Similarly, "[d]iminution in the value of real estate is a sufficient basis for standing only where it is 'derivative of or related to cognizable interests protected by the applicable zoning scheme.'" Kenner v. Zoning Bd. of Appeals of Chatham, 459 Mass. 115, 123 (2011), citing Standerwick, 447 Mass. at 31–32. "Zoning legislation 'is not designed for the preservation of the economic value of property, except in so far as that end is served by making the community a safe and healthy place in which to live.'" Kenner, supra at 123-124, citing Tranfaglia v. Building Comm'r of Winchester, 306 Mass. 495, 503–504 (1940). Thus, the "alleged diminution in value of [town] property is not a basis for standing." Kenner, supra at 124.

While the complaint says little other than listing the assertedly affected land and stating that loss of habitat and harm to wildlife will result, with respect to at least a few of the asserted losses, [Note 8] the complaint sets forth specific, legally cognizable injuries, so long as we accept that the injury resulting from the change to the ROW depends on some type of legally cognizable interest that the ROW remain in its current, disused, and overgrown condition.

As to that injury, the town seeks injunctive and declaratory relief for harm that purportedly would arise if the trees on the ROW were cleared to create an access road and rail trail, and the transmission wires and containers were installed. Only if one starts with the premise that the ROW will continue to be a rarely used strip of woodland with occasional recreational uses is it possible to infer any type of harm from the proposed clearing of a strip of land within the ROW, the placement of the underground conduits and the electrical wires, and the permanent paving of a narrower strip within the ROW. Indeed, if the MBTA chose to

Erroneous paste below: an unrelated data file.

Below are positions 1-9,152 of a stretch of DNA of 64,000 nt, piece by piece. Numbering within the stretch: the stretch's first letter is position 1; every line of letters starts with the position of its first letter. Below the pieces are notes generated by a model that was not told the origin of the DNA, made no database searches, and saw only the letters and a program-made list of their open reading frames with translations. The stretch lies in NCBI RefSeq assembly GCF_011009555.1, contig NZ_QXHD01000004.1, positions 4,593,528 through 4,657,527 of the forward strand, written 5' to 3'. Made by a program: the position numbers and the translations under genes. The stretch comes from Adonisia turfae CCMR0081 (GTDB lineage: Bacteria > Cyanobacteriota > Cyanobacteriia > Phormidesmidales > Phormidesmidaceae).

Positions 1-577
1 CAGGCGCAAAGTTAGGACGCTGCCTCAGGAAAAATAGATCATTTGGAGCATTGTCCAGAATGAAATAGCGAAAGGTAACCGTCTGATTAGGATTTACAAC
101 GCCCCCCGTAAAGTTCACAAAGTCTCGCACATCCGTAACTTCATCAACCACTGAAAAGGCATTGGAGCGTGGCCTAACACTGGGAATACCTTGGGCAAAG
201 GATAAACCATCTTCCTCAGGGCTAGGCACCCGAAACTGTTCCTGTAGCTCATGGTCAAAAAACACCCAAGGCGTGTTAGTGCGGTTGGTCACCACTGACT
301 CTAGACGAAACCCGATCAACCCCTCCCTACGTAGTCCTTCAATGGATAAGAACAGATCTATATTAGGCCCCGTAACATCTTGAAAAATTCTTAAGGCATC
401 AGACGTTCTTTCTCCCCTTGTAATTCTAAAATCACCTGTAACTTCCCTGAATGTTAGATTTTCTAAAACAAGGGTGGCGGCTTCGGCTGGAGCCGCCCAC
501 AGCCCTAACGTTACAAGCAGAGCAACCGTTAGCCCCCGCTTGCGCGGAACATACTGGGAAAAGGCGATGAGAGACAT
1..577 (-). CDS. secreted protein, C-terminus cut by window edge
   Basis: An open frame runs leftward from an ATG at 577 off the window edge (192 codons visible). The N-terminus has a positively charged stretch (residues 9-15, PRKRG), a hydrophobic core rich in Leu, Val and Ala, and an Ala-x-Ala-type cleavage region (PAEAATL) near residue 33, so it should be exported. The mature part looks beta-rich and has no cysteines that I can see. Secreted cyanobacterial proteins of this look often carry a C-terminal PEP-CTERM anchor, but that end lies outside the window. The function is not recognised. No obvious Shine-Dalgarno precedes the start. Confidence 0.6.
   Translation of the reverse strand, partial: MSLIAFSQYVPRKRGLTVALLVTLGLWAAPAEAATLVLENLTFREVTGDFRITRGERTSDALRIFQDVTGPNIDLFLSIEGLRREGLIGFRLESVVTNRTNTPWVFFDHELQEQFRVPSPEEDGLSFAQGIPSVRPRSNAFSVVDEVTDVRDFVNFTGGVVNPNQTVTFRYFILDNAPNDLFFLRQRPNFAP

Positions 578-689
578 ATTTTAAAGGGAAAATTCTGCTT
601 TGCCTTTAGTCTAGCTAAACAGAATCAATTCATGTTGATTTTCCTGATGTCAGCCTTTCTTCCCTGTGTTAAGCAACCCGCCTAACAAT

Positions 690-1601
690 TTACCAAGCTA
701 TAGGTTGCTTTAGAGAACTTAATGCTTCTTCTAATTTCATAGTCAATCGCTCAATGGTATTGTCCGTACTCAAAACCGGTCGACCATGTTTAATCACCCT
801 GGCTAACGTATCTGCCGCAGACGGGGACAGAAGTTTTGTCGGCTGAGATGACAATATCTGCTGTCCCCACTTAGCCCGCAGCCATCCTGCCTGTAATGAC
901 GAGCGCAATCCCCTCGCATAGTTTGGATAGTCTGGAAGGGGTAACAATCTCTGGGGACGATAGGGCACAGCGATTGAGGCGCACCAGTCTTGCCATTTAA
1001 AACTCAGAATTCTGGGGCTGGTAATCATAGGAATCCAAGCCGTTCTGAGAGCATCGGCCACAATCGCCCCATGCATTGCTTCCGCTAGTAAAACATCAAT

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resume or extend rail or bus service along the ROW, it necessarily would have to remove, permanently, more than double the area of trees that Eversource contemplates removing for this project. The complaint does not state any ground on which the town would be entitled to insist that the ROW remain unused, or would be able to preclude the MBTA from using the ROW for the explicitly authorized purposes of operating freight and passenger rail service, as well as other mass transportation activities, for which the MBTA paid B&M $36,549,000.

Undoubtedly it is for all of these reasons that the motion judge found that "the [t]own's standing appears at the precipice of adequacy" before he dismissed the case on other grounds. In these circumstances, we assume without deciding that the town would be able to establish some individualized harm, and therefore has standing. See Bell Atl. Corp., 550 U.S. at 556.

c. Doctrine of prior public use. The doctrine of prior public use is a "firmly established" creation of the common law, dating back to the Nineteenth Century. See Smith v. Westfield, 478 Mass. 49, 60-61 (2017), citing Old Colony R.R. v. Framingham Water Co., 153 Mass. 561, 563 (1891), and Boston Water Power Co. v. Boston & W.R. Corp., 23 Pick. 360, 398 (1839). Under this doctrine, "public lands devoted to one public use cannot be diverted to another inconsistent public use without plain and explicit legislation authorizing the diversion." Robbins, 355 Mass. at 330. See, e.g., Brookline v. Metropolitan Dist. Comm'n, 357 Mass. 435, 440 (1970) ("The principle that land appropriated to one public use cannot be diverted to another inconsistent use without plain and explicit legislation to that end has been well established in our decisions"); Sacco v. Department of Pub. Works, 352 Mass. 670, 672 (1967) (specific statutory language is required to divert land devoted to one public purpose to another inconsistent public purpose); Higginson v. Treasurer & Sch. House Comm'rs of Boston, 212 Mass. 583, 591 (1912) (public purpose for which city has acquired land by eminent domain may be changed to another inconsistent public use by "plain and explicit legislation to that end"); Old Colony R.R., supra ("There can be no doubt that the Legislature may take, or authorize a corporation to take, land for a public use, which has previously been appropriated by legislative authority to a different public use . . . [b]ut it will not be deemed to have done so unless its intention so to take such land is plainly manifested in the statute").